Fall Wildflowers of New England
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Black-eyed Susan
Rudbeckia hirta
F. Asteraceae
Rudbeckia hirta
General Description:

Black-eyed susan is a relatively large wildflower, ranging from 30-90 cm. in height. As indicated by its name, the flower head has a prominent black or dark-brown central cone that is surrounded by rich, yellow, petal-like rays. The leaves are long, lanceolate, and rough to the touch. The stalk is robust and also coarsely textured.

Flowers:

Each black-eyed susan has a singular flowerhead positioned atop the terminal shoot. The flowerheads are quite large, measuring 5-7.5 cm. in width, and are radially symmetrical. The bloom has a prominent black or dark-brown hairy central cone that is surrounded by rich-yellow, long, ray-like, prominently linearly-veined, bristle-tipped petal-like rays. rays grow form the underportion of the central cone and droop slightly downward.

Fruit:

The seed-like fruit is small and brown.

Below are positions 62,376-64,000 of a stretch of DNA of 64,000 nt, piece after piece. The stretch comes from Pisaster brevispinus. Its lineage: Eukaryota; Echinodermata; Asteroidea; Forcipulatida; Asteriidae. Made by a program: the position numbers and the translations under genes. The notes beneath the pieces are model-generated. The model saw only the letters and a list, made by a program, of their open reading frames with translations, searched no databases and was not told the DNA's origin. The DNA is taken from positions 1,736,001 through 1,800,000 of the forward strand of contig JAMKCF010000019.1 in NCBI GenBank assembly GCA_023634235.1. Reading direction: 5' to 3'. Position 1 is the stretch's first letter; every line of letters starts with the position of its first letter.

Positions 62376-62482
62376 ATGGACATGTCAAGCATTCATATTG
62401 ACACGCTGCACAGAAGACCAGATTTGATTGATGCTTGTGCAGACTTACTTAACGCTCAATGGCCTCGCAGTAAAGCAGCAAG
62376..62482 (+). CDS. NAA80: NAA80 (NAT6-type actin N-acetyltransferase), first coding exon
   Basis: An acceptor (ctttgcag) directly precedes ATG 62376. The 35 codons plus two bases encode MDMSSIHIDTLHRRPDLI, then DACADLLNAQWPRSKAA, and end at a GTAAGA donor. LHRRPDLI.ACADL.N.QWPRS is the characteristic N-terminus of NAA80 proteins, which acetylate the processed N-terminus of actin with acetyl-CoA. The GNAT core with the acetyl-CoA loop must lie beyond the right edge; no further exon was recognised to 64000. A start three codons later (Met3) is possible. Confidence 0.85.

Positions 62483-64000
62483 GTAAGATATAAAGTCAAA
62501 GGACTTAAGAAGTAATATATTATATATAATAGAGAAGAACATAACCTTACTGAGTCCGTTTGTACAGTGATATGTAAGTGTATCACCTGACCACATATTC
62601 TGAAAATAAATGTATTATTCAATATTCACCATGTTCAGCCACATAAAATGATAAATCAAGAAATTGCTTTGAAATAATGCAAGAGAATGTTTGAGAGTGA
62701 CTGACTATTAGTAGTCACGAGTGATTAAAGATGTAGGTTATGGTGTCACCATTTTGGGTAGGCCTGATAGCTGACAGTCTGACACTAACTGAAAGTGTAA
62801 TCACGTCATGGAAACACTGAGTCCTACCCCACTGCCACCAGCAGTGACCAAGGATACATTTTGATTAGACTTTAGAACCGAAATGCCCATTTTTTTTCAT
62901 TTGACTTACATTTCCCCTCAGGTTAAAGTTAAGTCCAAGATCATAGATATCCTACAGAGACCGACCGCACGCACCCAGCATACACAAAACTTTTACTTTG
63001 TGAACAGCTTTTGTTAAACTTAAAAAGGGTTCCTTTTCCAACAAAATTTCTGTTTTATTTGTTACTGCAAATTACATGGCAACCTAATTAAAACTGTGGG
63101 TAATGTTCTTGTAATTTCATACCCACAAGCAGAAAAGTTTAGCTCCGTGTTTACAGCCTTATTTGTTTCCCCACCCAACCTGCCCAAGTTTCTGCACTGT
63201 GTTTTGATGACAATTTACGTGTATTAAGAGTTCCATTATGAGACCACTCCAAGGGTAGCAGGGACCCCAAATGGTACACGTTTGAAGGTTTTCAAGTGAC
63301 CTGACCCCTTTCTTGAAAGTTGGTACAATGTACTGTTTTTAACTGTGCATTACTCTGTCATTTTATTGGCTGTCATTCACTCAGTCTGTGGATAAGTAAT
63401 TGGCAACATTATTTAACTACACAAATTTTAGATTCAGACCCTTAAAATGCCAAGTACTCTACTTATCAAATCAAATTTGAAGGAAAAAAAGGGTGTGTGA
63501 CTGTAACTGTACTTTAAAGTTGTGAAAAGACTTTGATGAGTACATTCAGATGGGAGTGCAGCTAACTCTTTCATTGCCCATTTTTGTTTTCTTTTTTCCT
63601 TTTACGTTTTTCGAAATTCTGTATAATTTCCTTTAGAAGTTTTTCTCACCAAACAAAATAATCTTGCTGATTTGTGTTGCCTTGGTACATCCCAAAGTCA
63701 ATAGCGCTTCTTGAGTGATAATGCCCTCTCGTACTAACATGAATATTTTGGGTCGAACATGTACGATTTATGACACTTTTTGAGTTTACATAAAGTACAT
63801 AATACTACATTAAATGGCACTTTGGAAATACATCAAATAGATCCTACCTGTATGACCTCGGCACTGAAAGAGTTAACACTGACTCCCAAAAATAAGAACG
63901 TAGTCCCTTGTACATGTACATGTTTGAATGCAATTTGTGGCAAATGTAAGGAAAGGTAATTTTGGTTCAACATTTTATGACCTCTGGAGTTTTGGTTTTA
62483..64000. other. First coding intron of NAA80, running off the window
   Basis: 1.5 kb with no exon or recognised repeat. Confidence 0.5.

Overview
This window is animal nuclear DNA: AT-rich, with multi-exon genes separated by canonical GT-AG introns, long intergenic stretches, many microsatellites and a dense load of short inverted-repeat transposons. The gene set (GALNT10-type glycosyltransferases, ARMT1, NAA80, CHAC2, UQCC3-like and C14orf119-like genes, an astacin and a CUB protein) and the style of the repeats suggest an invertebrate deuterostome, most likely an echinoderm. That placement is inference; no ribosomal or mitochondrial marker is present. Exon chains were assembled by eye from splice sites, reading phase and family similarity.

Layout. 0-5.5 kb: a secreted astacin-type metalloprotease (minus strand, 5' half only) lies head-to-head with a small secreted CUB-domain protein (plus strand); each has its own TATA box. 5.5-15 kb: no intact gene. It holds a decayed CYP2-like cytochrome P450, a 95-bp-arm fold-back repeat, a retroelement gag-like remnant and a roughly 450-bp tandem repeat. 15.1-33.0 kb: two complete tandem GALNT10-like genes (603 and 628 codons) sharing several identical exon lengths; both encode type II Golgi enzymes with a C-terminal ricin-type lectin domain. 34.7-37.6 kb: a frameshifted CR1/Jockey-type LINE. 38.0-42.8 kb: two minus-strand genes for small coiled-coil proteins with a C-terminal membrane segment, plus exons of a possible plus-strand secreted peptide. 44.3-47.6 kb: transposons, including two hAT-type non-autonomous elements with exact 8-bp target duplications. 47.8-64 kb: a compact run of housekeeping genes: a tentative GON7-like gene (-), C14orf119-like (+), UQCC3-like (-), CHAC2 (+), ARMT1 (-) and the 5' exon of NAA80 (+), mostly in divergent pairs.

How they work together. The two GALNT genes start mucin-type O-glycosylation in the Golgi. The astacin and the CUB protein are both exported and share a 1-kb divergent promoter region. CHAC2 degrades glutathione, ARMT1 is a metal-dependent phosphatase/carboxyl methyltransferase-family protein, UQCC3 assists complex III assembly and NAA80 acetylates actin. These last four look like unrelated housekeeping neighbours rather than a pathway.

Leaves:

The leaves of the black-eyed susan are quite long, measuring approximately 5-17.5 cm. They are thin and lanceolate-to-ovate in shape. The leaves have winged petioles, are prominently veined, rough to the touch, and sometimes sparsely toothed. Leaves are several and grow irregularly along the length of the stalk.

Habitat:

Black-eyed Susan grows best in fields, prairies, or open woods.

Fun Facts:

The black-eyed susan is incredibly resilient and can grow efficiently in also any condition. In fact, it is known as a pioneer plant, meaning that it is one of the first plants to grow in areas decimated by fire and other natural disasters.

Black-eyed susan is a popular food source for slugs, aphids, rabbits and deer.

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